The Rationales for Reconciliation
The idea, as it stands, is that there will be two health-care bills. The one with the hard stuff — the subsidies, the Medicaid expansion, the Medicare reforms, the public plan, and the revenue measures — will go through the budget reconciliation process, and thus sidestep the filibuster. Then there'll be a bill that includes everything that was ineligible for the budget reconciliation process.
But will it work?
The basic question has to do with votes: If you have 60 votes to overcome the filibuster against the second bill, why don't you have 60 votes for the whole package? I've not gotten a particularly convincing answer to this.
One hypothesis is that this is about helping conservative Democrats avoid culpability for the hard stuff. If Democrats go to reconciliation, Ben Nelson can complain about it and vote against it and generally oppose the bill without causing anyone any problems. Conversely, if it proceeds through the normal order, he'll actually have to vote against the filibuster for the filibuster to fail, and as such, he can legitimately be painted as having helped the Democrats. It's hard to argue that you opposed health-care reform when you cast the decisive procedural vote to ensure its passage.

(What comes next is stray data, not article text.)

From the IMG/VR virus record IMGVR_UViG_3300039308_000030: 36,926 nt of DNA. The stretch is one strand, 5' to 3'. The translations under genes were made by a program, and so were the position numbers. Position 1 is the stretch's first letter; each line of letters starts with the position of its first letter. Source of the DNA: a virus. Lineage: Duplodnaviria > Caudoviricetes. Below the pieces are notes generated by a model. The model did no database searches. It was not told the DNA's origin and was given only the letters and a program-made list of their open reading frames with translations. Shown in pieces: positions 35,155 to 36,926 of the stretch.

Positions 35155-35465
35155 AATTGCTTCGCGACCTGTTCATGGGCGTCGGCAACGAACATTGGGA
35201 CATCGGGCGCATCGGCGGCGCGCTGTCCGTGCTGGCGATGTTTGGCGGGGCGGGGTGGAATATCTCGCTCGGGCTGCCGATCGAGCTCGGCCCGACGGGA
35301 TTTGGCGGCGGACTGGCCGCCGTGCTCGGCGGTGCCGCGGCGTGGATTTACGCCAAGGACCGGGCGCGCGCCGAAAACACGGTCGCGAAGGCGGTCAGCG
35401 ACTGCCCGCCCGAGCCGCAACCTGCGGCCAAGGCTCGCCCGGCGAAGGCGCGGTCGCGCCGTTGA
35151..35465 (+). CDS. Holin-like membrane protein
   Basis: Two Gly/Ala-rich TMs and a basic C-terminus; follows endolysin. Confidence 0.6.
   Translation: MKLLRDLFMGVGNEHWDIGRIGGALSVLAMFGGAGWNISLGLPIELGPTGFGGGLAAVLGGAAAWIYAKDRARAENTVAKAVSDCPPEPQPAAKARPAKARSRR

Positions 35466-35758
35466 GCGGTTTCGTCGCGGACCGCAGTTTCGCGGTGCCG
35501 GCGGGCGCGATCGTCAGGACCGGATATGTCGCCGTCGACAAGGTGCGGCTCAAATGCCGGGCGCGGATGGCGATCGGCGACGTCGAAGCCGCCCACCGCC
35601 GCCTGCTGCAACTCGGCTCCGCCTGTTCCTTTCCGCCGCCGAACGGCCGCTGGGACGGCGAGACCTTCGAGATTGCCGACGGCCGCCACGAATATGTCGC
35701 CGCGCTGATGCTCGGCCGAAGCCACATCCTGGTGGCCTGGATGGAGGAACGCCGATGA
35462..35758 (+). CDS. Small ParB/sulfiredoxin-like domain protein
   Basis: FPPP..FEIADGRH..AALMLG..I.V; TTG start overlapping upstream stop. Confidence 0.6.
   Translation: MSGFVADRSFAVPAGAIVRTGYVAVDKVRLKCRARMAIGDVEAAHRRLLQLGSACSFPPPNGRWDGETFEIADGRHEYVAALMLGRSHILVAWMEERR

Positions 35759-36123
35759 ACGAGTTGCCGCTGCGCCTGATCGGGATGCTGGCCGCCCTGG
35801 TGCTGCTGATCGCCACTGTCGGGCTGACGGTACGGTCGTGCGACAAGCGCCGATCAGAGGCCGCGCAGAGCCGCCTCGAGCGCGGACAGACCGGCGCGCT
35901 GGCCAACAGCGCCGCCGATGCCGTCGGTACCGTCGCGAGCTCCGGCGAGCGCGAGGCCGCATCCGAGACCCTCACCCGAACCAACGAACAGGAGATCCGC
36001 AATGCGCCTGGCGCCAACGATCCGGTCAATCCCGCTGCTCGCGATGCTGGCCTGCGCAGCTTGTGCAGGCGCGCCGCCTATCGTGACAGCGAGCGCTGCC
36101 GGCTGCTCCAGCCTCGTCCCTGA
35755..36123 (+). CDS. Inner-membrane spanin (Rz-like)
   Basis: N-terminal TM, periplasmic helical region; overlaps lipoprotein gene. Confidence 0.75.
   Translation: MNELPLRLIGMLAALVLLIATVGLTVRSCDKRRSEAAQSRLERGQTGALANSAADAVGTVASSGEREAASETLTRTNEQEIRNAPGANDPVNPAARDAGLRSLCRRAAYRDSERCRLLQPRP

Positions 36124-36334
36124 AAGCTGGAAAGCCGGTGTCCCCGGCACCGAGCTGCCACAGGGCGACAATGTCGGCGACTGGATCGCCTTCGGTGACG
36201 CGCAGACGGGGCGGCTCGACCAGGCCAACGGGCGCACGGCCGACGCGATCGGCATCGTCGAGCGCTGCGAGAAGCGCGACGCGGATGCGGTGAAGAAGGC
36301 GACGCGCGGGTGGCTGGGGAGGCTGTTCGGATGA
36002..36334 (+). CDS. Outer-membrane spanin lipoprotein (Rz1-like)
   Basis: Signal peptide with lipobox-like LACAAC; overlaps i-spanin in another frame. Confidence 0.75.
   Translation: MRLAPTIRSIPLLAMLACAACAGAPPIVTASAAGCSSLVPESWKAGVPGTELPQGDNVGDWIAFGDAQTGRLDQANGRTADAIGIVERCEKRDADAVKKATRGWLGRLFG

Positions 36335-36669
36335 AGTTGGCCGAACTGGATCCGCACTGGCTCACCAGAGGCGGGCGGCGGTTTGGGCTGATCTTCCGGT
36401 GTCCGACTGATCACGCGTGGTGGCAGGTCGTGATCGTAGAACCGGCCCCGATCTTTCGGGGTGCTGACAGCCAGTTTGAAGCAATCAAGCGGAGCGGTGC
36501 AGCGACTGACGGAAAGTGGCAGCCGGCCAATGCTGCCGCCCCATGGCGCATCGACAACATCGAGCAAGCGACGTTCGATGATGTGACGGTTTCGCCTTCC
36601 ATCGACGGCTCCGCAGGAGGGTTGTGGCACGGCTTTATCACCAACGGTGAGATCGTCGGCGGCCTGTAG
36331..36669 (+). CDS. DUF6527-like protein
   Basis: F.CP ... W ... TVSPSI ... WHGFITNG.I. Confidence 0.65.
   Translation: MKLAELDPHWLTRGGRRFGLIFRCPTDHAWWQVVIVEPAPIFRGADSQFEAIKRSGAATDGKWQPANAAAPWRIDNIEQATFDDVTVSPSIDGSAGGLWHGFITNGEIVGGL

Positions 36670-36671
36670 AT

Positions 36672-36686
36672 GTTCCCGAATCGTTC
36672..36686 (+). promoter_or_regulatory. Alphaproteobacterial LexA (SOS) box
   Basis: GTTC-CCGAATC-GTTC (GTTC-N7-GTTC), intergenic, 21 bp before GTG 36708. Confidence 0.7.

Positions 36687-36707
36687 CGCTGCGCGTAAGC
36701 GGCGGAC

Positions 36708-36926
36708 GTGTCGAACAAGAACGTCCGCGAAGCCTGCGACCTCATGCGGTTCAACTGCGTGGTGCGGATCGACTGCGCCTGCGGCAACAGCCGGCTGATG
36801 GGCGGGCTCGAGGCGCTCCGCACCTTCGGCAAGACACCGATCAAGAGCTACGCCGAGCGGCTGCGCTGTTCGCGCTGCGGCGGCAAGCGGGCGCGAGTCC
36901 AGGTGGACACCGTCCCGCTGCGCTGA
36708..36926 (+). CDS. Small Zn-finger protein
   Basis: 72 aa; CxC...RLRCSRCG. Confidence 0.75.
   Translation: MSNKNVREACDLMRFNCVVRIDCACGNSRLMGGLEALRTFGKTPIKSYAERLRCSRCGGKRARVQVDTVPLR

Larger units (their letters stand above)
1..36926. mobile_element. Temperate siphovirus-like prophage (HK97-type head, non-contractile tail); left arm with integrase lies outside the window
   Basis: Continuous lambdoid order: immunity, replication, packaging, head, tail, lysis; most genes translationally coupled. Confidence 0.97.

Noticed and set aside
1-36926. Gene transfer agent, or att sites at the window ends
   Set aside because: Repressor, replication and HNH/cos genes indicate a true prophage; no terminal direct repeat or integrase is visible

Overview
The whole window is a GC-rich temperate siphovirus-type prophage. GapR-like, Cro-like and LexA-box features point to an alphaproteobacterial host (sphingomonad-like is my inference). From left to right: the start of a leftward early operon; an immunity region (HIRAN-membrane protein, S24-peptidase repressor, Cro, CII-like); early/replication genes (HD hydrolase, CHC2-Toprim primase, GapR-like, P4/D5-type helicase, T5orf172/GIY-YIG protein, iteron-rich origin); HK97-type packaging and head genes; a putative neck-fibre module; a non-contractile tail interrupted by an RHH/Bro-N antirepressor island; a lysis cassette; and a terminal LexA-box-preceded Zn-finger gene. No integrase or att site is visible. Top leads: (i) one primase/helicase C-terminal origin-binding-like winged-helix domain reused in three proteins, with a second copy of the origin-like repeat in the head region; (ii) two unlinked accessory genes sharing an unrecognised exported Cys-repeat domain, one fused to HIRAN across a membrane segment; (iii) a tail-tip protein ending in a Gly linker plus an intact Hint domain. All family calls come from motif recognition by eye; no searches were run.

A related hypothesis is that it's not so much about making the politics easier on the centrists as making the politics easier by cutting out the centrists. Ben Nelson may well be the 60th vote to break a filibuster, which gives him enormous power to shape the final bill. He won't be the crucial vote on reconciliation, however, and so would have less power over the final bill. This will make for a more excited base, an easier time with House liberals, and, not incidentally, better policy.
Another idea is that activating the reconciliation process changes the incentives for both sides. If Republicans can kill the bill, that's their first-best outcome. But if they can't kill the bill, the second-best outcome, at least for some of them, may be to deal on it. If there's going to be legislation, Snowe and Collins and Voinovich and a few others might want to see their priorities included rather than simply content themselves with a protest vote against the legislation. Reconciliation might actually get you to 60, because it ensures the endgame includes a bill rather than a failure.
Finally, the overarching argument is that without Kennedy, and with Robert Byrd's presence uncertain, you don't have a strong 60 votes anyway, and so there's no real choice. The math may or may not work in reconciliation, but that's better than the math definitely not working outside of it.
Photo credit: By J. Scott Applewhite — Associated Press
September 1, 2009; 6:31 PM ET
Categories: Health Reform
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